Revisiting Orion’s Stellar Membership

The Orion Nebula hosts a well studied star cluster, the gold standard by which astronomers measure all other clusters. New research suggests that this benchmark might need to be revised.

To amateur astronomers, the Great Orion Nebula (also known as M42) is one of the sky’s most accessible and rewarding targets. It’s barely visible to the unaided eye in a dark sky as a fuzzy patch in Orion’s Sword. With a small telescope you can travel deep into the nebula’s core, set alight by four dominant blue-white stars called the Trapezium.

Orion Nebula
This image illustrates the many overlapping groups of young stars in the Orion Nebula region, some of them still partially hidden by veils of dust and gas. Alves & Bouy find that M42, the nebula's central star cluster, is contaminated by stars from the foreground cluster NGC 1980.
Alves & Bouy
To researchers, M42 is one of the most thoroughly studied objects at all wavelengths, with observational records dating from the invention of the telescope 400 years ago. At a distance of 1,400 light-years, it’s the closest site of energetic massive-star formation. Now, with the help of telescopes like the Canada-France-Hawaii Telescope (CFHT), Calar Alto Observatory, and the Spitzer satellite, João Alves (University of Vienna, Austria) and Hervé Bouy (Centro de Astrobiología, Spain) have traveled even deeper to take an accurate census of all the nebula’s stars, numbering in the thousands.

M42 contains several star clusters burning away at the thick veils of gas and dust. The central Orion Nebula Cluster is the most familiar and includes the Trapezium. It has set the benchmark for astronomers’ understanding of how stars form in massive clusters.

But it turns out that membership in the ONC has been overestimated. Alves and Bouy have published a study in Astronomy & Astrophysics showing that as many as 20% of its assumed members actually belong to the closer NGC 1980 cluster, which is centered around Sigma Orionis ½° to the south.

Contamination by foreground stars “has long been a concern,” says Charles Lada (Harvard-Smithsonian Center for Astrophysics), who was not involved in the study. “It has been known for almost half a century that there must be some overlap between the young cluster population and young foreground stars.”

Dust as Decontaminant

The Orion stellar nursery has been churning out stars for the last 10 million years in bursts lasting a couple million years apiece. As a result, many overlapping groups of young stars punctuate the Orion Nebula’s region, and the uncertainties in their distances mean that astronomers have a hard time deciphering their three-dimensional positions.

Alves and Bouy overcame that difficulty using dust. Dust blocks visible light in a biased way, scattering blue light while letting red light through. (That’s why sunsets are red and skies are blue.) So when Alves and Bouy sorted stars near the Orion Nebula by reddening, they were also sorting by distance — more distant stars tend to be behind more dust.

Using dust reddening as a proxy for distance, Alves and Bouy found a distinct population of stars lying in front of the ONC. Their properties, such as their spread in ages and brightnesses, set them apart..

The authors suggest that the measured properties of the ONC, a benchmark of star-formation regions, will have to be revised. Once the ONC catalog is “cleaned” of false members, Lada says, adjustments may have to be made to the details of star-formation theories. Other results, such as the recent simulation that grew a massive black hole at the center of the nebula, are only marginally affected by the contamination.

For more, see the researchers’ paper: "Orion Revisited: The Massive Cluster in Front of the Orion Nebula Cluster".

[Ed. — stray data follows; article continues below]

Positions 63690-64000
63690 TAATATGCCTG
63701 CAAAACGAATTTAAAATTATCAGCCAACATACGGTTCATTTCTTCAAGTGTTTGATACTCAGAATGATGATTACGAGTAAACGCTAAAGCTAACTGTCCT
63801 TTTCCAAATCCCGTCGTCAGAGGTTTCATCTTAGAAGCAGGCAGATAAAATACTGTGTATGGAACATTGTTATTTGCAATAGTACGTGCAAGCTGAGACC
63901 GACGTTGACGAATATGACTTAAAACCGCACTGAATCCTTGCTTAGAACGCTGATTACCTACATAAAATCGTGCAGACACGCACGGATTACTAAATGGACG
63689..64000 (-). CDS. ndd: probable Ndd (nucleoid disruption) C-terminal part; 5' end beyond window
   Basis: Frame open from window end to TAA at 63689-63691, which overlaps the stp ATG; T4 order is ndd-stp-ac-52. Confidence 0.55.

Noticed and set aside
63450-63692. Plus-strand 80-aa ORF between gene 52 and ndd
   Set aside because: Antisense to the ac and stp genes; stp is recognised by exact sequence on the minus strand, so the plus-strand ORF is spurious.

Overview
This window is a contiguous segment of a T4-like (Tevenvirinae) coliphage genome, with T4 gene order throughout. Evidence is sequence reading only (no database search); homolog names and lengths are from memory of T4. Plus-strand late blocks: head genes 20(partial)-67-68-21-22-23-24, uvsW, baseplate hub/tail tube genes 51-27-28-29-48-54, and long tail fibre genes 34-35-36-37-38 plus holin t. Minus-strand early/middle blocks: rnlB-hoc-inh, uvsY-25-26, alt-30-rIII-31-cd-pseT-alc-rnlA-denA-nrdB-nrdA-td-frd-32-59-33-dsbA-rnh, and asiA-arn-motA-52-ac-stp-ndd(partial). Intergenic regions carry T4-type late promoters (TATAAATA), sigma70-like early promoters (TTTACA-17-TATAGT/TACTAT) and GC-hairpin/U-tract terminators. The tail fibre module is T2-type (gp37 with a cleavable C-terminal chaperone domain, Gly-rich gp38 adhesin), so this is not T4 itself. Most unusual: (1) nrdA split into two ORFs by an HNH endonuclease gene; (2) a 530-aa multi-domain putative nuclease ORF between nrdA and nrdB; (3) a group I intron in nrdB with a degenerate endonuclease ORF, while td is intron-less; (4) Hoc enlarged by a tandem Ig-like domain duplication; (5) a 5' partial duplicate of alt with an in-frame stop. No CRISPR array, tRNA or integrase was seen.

18 thoughts on “Revisiting Orion’s Stellar Membership

  1. Henrik

    An excellent demonstration of the Popperian dogma that no scientific theory is ever "written in stone", only not yet falsified or falsifiable. Since I’m merely a linguist and historian, is Scientific Philosophy part of the curriculum in physics/astronomy?

  2. Josh Thum

    This is a truly spectacular nebula. I love seeing pictures, but I really want to see it on my own. I have an ETX-90 from Meade, and this would be an ideal sight to see. Yet every time I try, I can never see M42 through it. I already can’t figure out how to align it, but I know where M42 is by heart, yet still I can’t see anything. I use a 26mm lens, and sometimes try a 9.7mm lens, yet none work. I don’t know if it’s aperture, or… Can anyone help me out a bit with this? Oh, and for the record, i’m 12.

  3. Bruce

    Come on ya’ll, someone needs to encourage this young man’s interest in this science that we all love. Josh, I’m not much of a hands on amateur astronomer, but I’ll try to help if I can. I share your appreciation for M42. It’s a wonderful first target for your scope at night, but since you’re having problems seeing it I suggest you make sure your scope is properly set up during the daytime. Are you able to focus your scope on some distant object on the horizon using your larger 26mm eyepiece? If so, fine, but without moving your scope now look though your finderscope. Compare the views. Are the crosshairs of the finder at the very center of the view you see in the main eyepiece? They might not be, and this could very well be the cause of your problems. Adjust the aim of the finderscope using the setscrews. This may take some time, but you’ll soon learn how little turns of these setscrews move the crosshairs of the finder. Then when you feel that the finder and the main scope are aimed at the same thing change to the 9.7mm eyepiece and repeat the above procedure until the views are targeted on the same point. Carefully (don’t over-tighten which could strip treads) lock the finder down. Is the finder still aimed correctly? If not, re-aim. You’re goal is to have your finder locked in place so that it won’t shift out from the center of your view even as you move your scope around. Now your scope is properly aligned and ready to be used at night. With the larger eyepiece installed find your target object in the finder and you should be then able to focus on it easily with the main scope’s view. Look at M42 and tell us what you see. Can you see the four stars of the Trapezium in your smaller eyepiece? We would all like to read about what you can see, because it will remind us of the fun we had when we saw this for the first time ourselves!